Brindle Crested Gecko

This is another morph of crested gecko that looks like the tiger morphs. However, the bands of patterns do not run up and down but are broken and have a marble look.

Olive brindle crested gecko
Olive brindle crested gecko by a100roper (source: flickr.com)

Flame Crested Gecko

Flame crested geckos morph looks like bicolor morph, but their base color has a more defined lighter color along its back.

The main difference between flames and bicolor is that the secondary color is more contrasted and is lighter than the base color. Flames crested gecko has little or no pattern on its laterals or limb part.

Flame crested gecko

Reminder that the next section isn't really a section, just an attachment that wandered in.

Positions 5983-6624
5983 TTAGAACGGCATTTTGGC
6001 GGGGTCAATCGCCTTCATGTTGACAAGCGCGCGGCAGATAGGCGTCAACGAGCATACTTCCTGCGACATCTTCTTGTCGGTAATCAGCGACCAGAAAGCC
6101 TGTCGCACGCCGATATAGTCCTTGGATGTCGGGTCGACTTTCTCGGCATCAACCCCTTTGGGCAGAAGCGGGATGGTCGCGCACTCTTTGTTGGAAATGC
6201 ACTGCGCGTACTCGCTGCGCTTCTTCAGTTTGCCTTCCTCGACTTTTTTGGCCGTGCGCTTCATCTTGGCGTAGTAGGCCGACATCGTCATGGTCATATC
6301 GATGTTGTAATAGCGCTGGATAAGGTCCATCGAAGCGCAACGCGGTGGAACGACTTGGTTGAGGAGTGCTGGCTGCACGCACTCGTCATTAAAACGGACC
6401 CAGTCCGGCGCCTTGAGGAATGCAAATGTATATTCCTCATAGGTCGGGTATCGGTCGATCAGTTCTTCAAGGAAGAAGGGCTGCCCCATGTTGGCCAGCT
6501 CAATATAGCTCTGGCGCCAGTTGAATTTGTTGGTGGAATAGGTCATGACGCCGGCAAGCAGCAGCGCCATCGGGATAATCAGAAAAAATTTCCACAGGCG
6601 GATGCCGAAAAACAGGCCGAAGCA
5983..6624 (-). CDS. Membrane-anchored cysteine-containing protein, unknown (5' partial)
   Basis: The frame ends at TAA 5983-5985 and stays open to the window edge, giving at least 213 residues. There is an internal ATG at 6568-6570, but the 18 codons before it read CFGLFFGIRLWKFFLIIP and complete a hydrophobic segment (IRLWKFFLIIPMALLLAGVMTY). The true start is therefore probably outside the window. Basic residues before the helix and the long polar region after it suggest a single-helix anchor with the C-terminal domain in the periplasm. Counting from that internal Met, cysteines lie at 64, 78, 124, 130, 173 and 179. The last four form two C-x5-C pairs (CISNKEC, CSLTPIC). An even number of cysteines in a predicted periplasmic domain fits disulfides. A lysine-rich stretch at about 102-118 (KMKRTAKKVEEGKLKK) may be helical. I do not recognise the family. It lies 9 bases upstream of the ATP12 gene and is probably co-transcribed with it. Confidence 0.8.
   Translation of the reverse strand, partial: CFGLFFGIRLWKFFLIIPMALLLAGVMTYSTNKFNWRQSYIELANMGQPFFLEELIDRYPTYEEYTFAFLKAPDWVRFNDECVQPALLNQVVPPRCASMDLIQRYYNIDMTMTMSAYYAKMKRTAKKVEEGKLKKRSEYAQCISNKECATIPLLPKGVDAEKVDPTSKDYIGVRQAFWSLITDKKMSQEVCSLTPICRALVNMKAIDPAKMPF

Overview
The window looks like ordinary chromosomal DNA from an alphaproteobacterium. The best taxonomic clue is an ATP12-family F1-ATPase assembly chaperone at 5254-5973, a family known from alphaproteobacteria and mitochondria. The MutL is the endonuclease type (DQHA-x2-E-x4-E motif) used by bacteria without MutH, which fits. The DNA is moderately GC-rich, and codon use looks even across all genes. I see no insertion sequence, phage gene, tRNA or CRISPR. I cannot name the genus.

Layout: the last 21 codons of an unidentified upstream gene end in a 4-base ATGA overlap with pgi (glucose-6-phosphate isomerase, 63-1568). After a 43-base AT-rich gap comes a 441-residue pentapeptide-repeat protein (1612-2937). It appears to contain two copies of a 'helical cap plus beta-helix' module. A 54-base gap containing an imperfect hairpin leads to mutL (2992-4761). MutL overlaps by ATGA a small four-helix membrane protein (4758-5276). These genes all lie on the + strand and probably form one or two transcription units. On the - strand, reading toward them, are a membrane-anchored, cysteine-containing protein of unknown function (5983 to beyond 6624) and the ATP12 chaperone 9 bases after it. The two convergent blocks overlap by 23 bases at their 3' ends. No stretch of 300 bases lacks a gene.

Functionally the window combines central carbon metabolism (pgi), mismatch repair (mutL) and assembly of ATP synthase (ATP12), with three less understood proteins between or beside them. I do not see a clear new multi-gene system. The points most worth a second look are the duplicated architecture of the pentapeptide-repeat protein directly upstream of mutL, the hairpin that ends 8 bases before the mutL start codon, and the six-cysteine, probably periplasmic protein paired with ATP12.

Flame crested gecko by Erin Talamasca (source: flickr.com)

Harlequin Crested Gecko

Harlequin crested geckos look similar to flames gecko but have more patterns. You will see more pattern along its sides and legs, and it comes in a wide range of colors.

Another morph is the extreme harlequin, which is even with more color, and there is a contrasting color on the upper lateral area.

Harlequin Crested Gecko
Harlequin Crested Gecko by Patfusster (source: flickr.com)

Pinstripe Crested Gecko

Pinstripe crested gecko has raised scales that run down the entire length of their body, connecting to the tail.

The raised scales may be highlighted with cream color or not.

Pinstripe crested gecko has many different morphs like cream pinstripes, reverse pinstripes, partial pinstripe, quad pinstripes, and phantom pinstripes.

Furry Crested Gecko

Furry crested gecko features raised scales around the edges of the dorsal area.

Furry crested geckos have raised scales just like the pinstripe crested geckos, but it is in a more sporadic arrangement.